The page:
By Faisal Shah, CEO, Appdetex
Chief information security officers (CISO) don’t get much rest. They can’t while their teams are in a relentless battle with adversaries working around the clock to evade defenses and leverage potential gaps in the extended perimeter of the company’s network. And now, CISOs face more insomnia as their teams are tasked with defending an even more challenging perimeter: customer-facing digital channels.
Malicious actors are using these channels to weaponize brands and compromise unsuspecting users. Like legitimate marketing campaigns, their efforts may employ an array of digital touchpoints — email, search engines, online ads, social media sites, website and marketplace listings, and even mobile app stores. Adversaries use social engineering and technology-driven exploits to divert consumers as they seek engagement with brands. Then, they employ a range of techniques to monetize their activities, from delivering malware to selling fake products to harvesting users’ credentials.
An opportunity to detect and take down brand attacks faster
Consumers aren’t the only ones to suffer damage from brand attacks, of course. Enterprises can face a mountain of fallout, from reputational damage to lost sales. To combat this risk, business leadership looks to the legal function — which is on the front line of protecting the company’s intellectual property — to identify and investigate instances of brand abuse. And, leadership relies on the CISO and security team to do essentially the same thing from an IT perspective across all of the company’s customer-facing digital channels.
When needed, these two functions cooperate on investigations. But more often, they work in silos. Wouldn’t it make more sense for them to fight brand abuse in the digital realm together in a more coordinated and ongoing fashion? That would allow them to cover more ground, correlate data on threats faster, expedite investigations, and, ultimately, reduce the time-to-live (TTL) of brand attacks.
Many forward-thinking CISOs already know the answer to this question is “yes.” And, as they lie awake at night, they may wonder, “How can my team collaborate effectively with brand protection to expedite the mitigation and investigation of brand attacks?”
Exactly how the security team and the brand protection team, which is charged with securing the organization’s brands and intellectual property, structure a more formal working relationship will depend on the company and its specific needs. But there are a few steps that CISOs and General Counsels can take together to ensure collaboration between their functions is productive and delivers positive results:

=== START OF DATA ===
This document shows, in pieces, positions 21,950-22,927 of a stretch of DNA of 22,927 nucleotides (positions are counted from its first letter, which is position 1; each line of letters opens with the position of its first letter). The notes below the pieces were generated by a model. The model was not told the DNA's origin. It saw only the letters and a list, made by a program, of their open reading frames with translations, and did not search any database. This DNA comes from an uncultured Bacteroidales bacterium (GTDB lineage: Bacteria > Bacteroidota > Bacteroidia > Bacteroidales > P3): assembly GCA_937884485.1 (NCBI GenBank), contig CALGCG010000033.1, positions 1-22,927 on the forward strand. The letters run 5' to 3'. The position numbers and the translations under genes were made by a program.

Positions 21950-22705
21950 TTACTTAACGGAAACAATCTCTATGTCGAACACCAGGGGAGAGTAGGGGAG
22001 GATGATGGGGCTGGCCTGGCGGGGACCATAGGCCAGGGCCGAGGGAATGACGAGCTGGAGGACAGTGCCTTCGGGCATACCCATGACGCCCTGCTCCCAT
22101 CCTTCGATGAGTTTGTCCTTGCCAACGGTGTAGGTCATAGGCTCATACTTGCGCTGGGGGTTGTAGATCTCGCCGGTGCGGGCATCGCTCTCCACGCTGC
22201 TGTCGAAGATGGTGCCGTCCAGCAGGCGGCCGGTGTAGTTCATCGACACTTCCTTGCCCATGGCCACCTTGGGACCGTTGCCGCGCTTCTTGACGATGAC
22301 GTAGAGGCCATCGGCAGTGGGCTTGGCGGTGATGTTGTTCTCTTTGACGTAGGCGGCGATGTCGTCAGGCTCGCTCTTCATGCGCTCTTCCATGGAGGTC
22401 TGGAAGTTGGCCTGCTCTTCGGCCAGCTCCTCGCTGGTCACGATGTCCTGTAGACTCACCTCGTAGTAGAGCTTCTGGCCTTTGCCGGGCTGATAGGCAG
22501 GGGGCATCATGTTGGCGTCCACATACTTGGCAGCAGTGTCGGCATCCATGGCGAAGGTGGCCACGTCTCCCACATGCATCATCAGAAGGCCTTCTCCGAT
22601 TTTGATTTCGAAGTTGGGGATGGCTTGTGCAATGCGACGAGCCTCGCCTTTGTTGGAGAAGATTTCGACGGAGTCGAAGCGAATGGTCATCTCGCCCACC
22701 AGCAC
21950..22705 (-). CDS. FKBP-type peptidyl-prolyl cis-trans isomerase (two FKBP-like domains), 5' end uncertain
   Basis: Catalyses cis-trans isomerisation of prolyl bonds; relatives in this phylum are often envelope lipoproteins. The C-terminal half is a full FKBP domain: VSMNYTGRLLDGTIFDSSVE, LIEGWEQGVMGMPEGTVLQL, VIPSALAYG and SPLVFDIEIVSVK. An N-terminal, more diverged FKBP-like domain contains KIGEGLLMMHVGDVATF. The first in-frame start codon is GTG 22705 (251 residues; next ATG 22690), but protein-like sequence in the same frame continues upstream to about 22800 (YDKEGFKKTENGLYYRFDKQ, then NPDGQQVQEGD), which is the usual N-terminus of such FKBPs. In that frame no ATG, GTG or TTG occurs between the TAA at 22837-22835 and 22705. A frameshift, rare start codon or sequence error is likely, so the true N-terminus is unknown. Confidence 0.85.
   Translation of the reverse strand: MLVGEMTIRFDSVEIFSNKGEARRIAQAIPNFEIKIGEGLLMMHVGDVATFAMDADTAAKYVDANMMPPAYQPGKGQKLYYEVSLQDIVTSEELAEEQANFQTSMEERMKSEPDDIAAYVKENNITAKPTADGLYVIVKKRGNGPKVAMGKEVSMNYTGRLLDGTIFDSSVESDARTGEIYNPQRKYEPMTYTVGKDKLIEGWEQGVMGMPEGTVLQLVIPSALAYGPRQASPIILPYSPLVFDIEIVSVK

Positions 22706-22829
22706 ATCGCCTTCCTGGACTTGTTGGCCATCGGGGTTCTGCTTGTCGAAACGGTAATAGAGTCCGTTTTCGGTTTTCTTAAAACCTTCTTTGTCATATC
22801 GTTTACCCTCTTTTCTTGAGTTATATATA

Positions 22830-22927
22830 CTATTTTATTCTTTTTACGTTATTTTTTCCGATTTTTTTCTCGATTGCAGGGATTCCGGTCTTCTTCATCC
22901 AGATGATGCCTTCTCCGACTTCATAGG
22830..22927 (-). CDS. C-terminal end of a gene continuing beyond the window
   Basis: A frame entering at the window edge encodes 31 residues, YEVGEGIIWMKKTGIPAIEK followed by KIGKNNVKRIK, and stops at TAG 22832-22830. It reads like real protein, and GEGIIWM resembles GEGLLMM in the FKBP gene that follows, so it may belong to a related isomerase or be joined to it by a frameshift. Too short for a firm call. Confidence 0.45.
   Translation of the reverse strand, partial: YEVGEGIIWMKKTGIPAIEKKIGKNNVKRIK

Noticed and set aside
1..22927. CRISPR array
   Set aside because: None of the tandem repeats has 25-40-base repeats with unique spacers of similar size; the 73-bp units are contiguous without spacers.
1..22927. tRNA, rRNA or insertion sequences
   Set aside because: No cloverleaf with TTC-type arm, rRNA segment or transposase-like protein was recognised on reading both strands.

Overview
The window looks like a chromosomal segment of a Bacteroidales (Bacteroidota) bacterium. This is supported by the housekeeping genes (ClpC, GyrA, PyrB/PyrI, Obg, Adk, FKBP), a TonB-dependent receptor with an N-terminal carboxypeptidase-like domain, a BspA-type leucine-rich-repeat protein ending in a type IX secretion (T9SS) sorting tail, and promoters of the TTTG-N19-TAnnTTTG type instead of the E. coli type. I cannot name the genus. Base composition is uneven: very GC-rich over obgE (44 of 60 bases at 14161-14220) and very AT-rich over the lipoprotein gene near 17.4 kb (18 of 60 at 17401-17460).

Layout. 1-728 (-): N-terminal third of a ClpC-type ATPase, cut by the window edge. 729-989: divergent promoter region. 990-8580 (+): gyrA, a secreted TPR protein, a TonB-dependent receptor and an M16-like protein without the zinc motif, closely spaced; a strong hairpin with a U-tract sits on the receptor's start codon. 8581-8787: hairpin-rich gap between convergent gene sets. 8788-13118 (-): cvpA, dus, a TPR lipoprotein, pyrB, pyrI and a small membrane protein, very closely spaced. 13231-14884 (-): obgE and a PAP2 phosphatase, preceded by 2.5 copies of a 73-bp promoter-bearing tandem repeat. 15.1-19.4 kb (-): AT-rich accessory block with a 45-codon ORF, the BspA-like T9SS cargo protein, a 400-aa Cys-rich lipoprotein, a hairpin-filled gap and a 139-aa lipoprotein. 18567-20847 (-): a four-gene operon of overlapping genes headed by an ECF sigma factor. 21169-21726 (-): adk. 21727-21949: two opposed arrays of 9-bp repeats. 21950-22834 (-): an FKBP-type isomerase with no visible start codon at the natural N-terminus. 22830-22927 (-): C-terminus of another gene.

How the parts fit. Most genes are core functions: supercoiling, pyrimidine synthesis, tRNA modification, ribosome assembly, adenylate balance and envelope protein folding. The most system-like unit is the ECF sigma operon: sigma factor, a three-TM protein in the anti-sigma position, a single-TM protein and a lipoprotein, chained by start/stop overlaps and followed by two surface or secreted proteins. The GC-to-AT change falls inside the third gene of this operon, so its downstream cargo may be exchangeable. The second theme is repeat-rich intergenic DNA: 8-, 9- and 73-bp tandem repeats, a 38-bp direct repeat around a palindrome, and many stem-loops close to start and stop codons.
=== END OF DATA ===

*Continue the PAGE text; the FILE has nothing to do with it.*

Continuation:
1. Optimize workflows
Brand protection and security teams need to optimize workflows so they can expedite high-priority remediations. It’s critical to figure out that framework upfront, and not when a threat emerges.
2. Formalize data sharing and risk mitigation protocols
These issues need to be considered when establishing the framework for optimizing workflows. How will the functions share information? What tools will they use? And, when a threat is discovered, how will they work together to stop it or reduce its impact?
3. Sweep and monitor digital channels
The brand protection and security teams — along with the business teams — should sweep and monitor digital channels both before and after the launch of a new product or promotion. This process needs to start well before the launch date and continue for as long as deemed necessary.
4. Continue applying function-specific expertise and tools
The security and brand protection teams have their own tools, systems, and data for investigating and mitigating threats. And they should continue to use them to uncover and abate all aspects of a brand attack and monitor malicious activity. What will be different, though, once these two functions commit to more formal collaboration, is how they exchange data throughout an investigation.
What does this look like in practice? Consider this example: A malicious actor uses several branded and unbranded sites to mount an attack. The IT security team discovers the activity first and then passes relevant data and metadata to the brand protection organization for enforcement. That team then uses their tools and workflows, which are built around intellectual property constructs, to uncover more than 100 related sites, social accounts, ad accounts, and marketplace listings, as well as other data. Through that process, they also discover evidence of another cyber threat and pass that information back to the security team for additional investigation and remediation.
This example shows how collaboration between these functions can create a positive cycle that enhances security investigations, augments attribution efforts, accelerates resolution, and helps reduce a brand attack’s TTL. And, by knowing they’re shortening the life span of these attacks, CISOs may find they can actually get a little more sleep at night.